The compositions suitable for transmucosal delivery include, but are not limited to, lozenges for oral delivery, pessaries, and rings and other devices for vaginal or cervical delivery.
Compositions suitable for gastrointestinal administration include, but are not limited to, pharmaceutically acceptable powders and pills for ingestion and suppositories for rectal administration.
Compositions suitable for subcutaneous administration include, but are not limited to, various implants. Preferably the implants are macroscopic spherical or cylindrical shapes for ease of insertion and may be either fast or slow release. Since the entire implant is dissolved in the body fluids, removal of the implant is not necessary. Furthermore, the implants do not contain synthetic polymers and thus are less likely to initiate a separate immune response.
Compositions suitable for ocular administration include, but are not limited to microsphere and macrosphere formulations, and saline drops.
Compositions suitable for by-inhalation administration include, but are not limited to, powders of bioactive material/stabilizing polyol. Preferably the powders are of a particle size 0.1 to 10 microns. More preferably, the particle size is 0.5 to 5 microns. Most preferably, particle size is 1 to 4 microns. In particular for pulmonary administration, the preferred particle size is 2.5-3 microns. Preferably the powders also contain an effective amount of a physiologically acceptable MWPB. An effective amount of an MWPB is one which sufficiently reduces wetting to prevent substantial clumping, for instance, a 50% molar ratio of potassium sulfate. Sodium sulfate and calcium lactate are the preferred salts with potassium sulfate being the most preferred. Atomizers and vaporizers filled with the powders are also encompassed by the invention.
There are a variety of devices suitable for use in by-inhalation delivery of powders. See, e.g., Lindberg (1993) Summary of Lecture at Management ForumDec. 6-7, 1993 “Creating the Future for Portable Inhalers.” Additional devices suitable for use herein include, but are not limited to, those described in WO9413271, WO9408552, WO9309832 and U.S. Pat. No. 5,239,993.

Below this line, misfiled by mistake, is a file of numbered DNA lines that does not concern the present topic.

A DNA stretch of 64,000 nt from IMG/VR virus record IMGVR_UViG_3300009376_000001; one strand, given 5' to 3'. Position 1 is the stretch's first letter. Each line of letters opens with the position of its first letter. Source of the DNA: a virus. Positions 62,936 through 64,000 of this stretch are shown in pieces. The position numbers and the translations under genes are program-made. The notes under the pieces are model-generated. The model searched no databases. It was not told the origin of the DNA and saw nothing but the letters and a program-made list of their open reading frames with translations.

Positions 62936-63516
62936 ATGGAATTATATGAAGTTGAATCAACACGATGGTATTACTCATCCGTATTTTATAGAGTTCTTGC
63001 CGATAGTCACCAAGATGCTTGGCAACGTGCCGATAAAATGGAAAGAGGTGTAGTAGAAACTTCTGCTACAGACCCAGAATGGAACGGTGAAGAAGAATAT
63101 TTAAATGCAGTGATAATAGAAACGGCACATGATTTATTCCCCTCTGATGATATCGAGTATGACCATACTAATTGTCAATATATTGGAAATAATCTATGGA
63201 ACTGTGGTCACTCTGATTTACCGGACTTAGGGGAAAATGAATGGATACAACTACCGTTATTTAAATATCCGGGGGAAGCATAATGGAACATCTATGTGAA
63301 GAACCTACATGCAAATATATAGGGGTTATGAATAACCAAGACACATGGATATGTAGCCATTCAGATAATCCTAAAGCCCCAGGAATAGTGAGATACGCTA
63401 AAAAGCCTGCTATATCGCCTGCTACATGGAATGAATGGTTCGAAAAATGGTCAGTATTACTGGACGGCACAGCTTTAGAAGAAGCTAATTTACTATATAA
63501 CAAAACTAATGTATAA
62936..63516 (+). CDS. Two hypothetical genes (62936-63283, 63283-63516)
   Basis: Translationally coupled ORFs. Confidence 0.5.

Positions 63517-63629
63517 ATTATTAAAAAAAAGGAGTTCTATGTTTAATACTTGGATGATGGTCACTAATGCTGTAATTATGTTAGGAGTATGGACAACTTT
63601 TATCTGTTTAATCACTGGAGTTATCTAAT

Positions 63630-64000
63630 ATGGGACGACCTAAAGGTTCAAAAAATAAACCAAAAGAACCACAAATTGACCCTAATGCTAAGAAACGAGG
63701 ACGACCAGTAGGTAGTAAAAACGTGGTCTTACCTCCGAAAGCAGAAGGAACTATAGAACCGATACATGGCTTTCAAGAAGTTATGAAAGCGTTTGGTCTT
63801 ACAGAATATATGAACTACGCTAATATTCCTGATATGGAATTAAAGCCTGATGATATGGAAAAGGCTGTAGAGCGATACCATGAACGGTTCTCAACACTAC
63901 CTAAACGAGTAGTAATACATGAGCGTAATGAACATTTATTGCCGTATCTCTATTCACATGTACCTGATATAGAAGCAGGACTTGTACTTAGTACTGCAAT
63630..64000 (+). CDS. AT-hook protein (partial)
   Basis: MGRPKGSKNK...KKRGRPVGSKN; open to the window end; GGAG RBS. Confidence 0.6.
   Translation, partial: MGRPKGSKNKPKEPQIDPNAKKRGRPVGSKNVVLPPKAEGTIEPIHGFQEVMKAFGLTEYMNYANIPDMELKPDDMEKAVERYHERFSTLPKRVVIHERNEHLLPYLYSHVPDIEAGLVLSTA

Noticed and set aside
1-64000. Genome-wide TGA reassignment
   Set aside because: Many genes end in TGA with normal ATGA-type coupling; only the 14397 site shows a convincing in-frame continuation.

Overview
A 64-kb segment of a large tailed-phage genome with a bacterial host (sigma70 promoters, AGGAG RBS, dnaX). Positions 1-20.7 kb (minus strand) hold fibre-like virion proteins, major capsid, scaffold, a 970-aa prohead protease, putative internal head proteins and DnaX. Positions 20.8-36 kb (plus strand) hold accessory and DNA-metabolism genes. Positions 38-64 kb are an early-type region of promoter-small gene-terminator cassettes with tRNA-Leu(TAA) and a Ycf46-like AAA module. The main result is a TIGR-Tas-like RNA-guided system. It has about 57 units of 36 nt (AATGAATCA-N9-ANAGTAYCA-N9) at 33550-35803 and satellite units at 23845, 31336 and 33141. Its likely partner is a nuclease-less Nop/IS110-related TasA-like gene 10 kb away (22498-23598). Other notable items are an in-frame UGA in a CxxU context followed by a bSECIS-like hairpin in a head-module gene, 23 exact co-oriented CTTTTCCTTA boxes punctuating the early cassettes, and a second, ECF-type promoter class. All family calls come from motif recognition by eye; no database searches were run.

The following examples are provided to illustrate but not limit the present invention.
a) Carbohydrate Glass Microfiber Formation
Glasses were formed by drying 20% solutions of either trehalose, lactitol, palatinit or GPS, containing MWPB and 1 mg/ml of the fluorescent algal protein phycoerythrin under vacuum (80 mTorr) for 16 hrs. The glasses were ground in a domestic coffee mill to yield a coarse powder which was used to fill the spinning head of a Kando K1 Kandy Floss cotton candy machine (GB Patent No. 00103/76). The motor was then switched on and the powdered sugar glass heated at element settings between 5 and 9. Residence time in the spinning head was 2-10 min and a continuous process was maintained by constantly topping up the head.
The fibers produced were ground in a domestic coffee grinder and the results obtained are presented in Table 1, which shows an average of the needles produced. These data indicate that, with all three sugar glasses, reduced element settings result in the production of finer diameter microneedles. With trehalose, setting 6 gave microneedles with a mean diameter of 15 microns, and setting 9, microneedles with a mean diameter of 40 microns. With GPS, setting 9 gave microneedles with a mean diameter of 15 microns. Microneedles formed from glasses containing buffer salts remained dry at ambient temperatures and humidities. Microneedles containing phycoerythrin showed retention of biological activity as assessed by fluorescence.